TORONTO -- Canada may be at the forefront of the race to develop an effective COVID-19 vaccine, with a clinical trial already approved, but experts warn we have fallen short in developing a fund to compensate those who may be injured by vaccinations.

With immense political and public pressure to develop a vaccine, a process that can take years, researchers are carrying out trials at an unprecedented pace in efforts to bring a successful vaccine to market in a matter of months.

And although vaccine-related reactions are rare, experts say a new vaccine -- especially one developed using new technology -- may come with unknown risks.

At least 19 countries already have programs in place that compensate individuals injured by vaccines, but Canada does not.

In fact, it is the only G7 country without such measures in place, and experts are now calling on the federal government to prepare in advance of the COVID-19 vaccination program.

“If you do suffer an adverse event, a serious adverse event, one of those very rare events, you should be compensated,” said Jennifer Keelan, a retired researcher who worked at the University of Toronto’s Department of Public Health, told CTV News. 

“An ideal process is to think about these things before you implement the mass vaccine program, rather than reacting.”

Adverse reactions to vaccines are rare, but have had deadly repercussions in the past.

In 1976, the U.S. government rushed to develop a swine flu vaccination over fears of the next big pandemic. The immunization program was halted after 10 weeks due to reports that the vaccination increased the risk for Guillain-Barre syndrome (GBS), a rare form of paralysis that starts in the feet and creeps up the body.

Though the associated risk was approximately one in 100,000, more than 450 people developed GBS after receiving the vaccine. Of those, 25 died.

Similarly, in 2009, the H1N1 influenza vaccine, while largely deemed safe, was linked with cases of narcolepsy in Europe.

Experts warn that vaccine manufacturers may demand legal protection against lawsuits regarding adverse reactions to a new vaccine.

In 2009, the Canadian government put forth an emergency process to release the H1N1 vaccine without waiting for Health Canada to review the results of clinical trials concerning the vaccine’s efficacy.

According to the Canadian Medical Association Journal, Canada agreed to indemnify the vaccine’s manufacturer, Glaxo-SmithKline, from potential lawsuits.

At the time, the federal government was said to be considering a no-fault compensation scheme, or a vaccine injury compensation program. However, no such program was ever created.

Quebec is the only province that offers such a plan for adverse reactions stemming from immunizations.

In other provinces and territories, any healthcare costs associated with an adverse vaccine reaction would be covered through the public health system or, if disability occurred, through disability income.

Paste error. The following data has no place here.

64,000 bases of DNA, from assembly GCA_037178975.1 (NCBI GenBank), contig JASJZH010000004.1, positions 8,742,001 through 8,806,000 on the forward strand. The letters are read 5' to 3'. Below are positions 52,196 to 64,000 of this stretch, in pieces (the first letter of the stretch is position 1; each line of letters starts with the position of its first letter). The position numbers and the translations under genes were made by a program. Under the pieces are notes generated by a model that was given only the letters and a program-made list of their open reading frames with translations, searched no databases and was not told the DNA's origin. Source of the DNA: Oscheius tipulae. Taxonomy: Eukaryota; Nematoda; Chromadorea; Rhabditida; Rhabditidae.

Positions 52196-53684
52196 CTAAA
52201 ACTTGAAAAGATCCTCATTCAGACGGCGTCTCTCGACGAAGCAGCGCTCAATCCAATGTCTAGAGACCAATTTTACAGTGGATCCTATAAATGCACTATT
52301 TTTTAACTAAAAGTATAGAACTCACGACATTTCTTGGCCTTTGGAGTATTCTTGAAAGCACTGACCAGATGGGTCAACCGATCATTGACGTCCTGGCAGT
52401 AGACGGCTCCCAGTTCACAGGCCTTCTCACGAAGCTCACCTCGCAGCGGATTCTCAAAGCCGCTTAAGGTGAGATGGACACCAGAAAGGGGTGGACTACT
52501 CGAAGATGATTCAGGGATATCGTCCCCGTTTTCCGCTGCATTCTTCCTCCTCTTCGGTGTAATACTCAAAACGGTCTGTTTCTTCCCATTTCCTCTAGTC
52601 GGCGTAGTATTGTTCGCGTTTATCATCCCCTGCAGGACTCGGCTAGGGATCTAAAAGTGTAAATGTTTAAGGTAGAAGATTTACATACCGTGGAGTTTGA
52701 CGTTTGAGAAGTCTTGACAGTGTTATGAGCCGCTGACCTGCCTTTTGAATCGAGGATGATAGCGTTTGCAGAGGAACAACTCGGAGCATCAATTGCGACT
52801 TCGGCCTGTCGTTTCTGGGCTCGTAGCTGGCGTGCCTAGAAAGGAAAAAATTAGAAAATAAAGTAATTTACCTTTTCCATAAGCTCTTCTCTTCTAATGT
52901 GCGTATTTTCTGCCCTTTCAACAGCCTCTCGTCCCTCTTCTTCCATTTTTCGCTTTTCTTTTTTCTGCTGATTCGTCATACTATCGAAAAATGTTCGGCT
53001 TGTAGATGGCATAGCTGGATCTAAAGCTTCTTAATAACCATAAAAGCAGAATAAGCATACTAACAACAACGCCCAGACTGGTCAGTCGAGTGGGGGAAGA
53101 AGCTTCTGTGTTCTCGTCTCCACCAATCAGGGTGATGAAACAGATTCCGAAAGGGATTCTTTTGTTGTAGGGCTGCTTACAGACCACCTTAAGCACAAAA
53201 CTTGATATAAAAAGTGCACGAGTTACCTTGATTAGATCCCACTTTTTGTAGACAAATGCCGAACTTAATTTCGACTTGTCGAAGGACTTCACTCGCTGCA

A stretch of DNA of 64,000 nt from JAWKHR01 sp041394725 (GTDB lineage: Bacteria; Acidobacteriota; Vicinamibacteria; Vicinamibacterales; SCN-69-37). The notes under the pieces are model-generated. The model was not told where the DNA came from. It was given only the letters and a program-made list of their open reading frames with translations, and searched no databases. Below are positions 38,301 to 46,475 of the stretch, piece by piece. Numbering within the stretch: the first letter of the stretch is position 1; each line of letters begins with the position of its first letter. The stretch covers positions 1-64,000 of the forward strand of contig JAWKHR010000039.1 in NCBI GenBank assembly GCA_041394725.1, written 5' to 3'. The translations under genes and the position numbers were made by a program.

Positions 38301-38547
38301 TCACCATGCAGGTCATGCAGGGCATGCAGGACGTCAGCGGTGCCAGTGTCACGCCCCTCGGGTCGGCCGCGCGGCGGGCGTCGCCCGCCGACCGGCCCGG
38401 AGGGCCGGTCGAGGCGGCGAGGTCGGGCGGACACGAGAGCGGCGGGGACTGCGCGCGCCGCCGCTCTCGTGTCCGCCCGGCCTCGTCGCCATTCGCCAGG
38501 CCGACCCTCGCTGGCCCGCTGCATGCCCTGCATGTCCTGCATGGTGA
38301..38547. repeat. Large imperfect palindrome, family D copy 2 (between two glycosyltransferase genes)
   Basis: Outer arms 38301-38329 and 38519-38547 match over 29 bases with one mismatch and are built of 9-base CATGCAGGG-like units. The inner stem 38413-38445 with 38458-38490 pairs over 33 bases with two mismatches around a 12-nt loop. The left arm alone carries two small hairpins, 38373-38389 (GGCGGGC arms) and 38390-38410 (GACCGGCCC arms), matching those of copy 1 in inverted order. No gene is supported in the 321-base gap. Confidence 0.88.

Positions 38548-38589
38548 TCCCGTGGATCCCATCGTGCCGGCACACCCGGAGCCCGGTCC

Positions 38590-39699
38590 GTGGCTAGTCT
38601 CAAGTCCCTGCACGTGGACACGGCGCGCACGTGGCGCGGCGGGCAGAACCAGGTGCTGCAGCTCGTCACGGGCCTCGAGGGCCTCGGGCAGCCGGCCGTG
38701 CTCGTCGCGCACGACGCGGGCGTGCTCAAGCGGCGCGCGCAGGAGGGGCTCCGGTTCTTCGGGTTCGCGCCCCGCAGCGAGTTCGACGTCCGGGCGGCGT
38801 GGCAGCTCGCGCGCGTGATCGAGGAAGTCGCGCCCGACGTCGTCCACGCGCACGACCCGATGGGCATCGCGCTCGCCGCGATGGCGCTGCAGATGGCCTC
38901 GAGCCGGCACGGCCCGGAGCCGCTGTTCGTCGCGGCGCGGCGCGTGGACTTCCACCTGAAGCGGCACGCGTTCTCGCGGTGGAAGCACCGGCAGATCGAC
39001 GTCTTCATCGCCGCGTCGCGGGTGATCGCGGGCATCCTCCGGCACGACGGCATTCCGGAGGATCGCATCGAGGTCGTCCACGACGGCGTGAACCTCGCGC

According to the Canadian Vaccination Evidence Resource and Exchange Centre, the only other recourse would be through litigation. However, there is a limited understanding of the number of vaccine-injury related lawsuits in Canada.

CTV News contacted the federal government to see if there was any consideration for such a program in light of the circumstances surrounding COVID-19. A request for comment was not returned.

“Some of these individuals may actually be front-line workers, personal support workers, health-care workers, or those working in long-term care centres who will be asked to receive this vaccine not only for their benefit, but to protect the patients, the people they are caring for,” Dr. Kumanan Wilson, senior scientist at the Ottawa Hospital Research Institute, told CTV News.

“Despite best practices being taken, if these individuals are harmed, we need a system in place to help compensate them in the event of injury.”

Wilson and Keelan have been calling for Canada to implement a vaccine injury compensation program for nearly 10 years.

In a 2011 report for the University of Toronto’s Munk School of Global Affairs, the researchers noted that, “the history and experience with vaccine-related injuries in many other western countries also suggests that it is highly probable that Canada will be faced with circumstances.”

At the time, Keelan noted that a no-fault compensation program for vaccine-related injuries would not only benefit people who suffer harm, it might also give those who are waffling about whether to get a vaccine the incentive they need to go ahead.

"We want people to be vaccinated. Vaccines are incredibly safe and they are one of the most effective public health measures that we have for preventing vaccine-preventable diseases,” she said in a 2011 interview with

“We want them to have confidence in our publicly funded vaccine."​ 

In a report to the World Health Organization in December 2018, the Global Advisory Committee on Vaccine Safety wrote that no-fault vaccine injury compensation programs are considered a measure to maintain confidence in immunization programmes.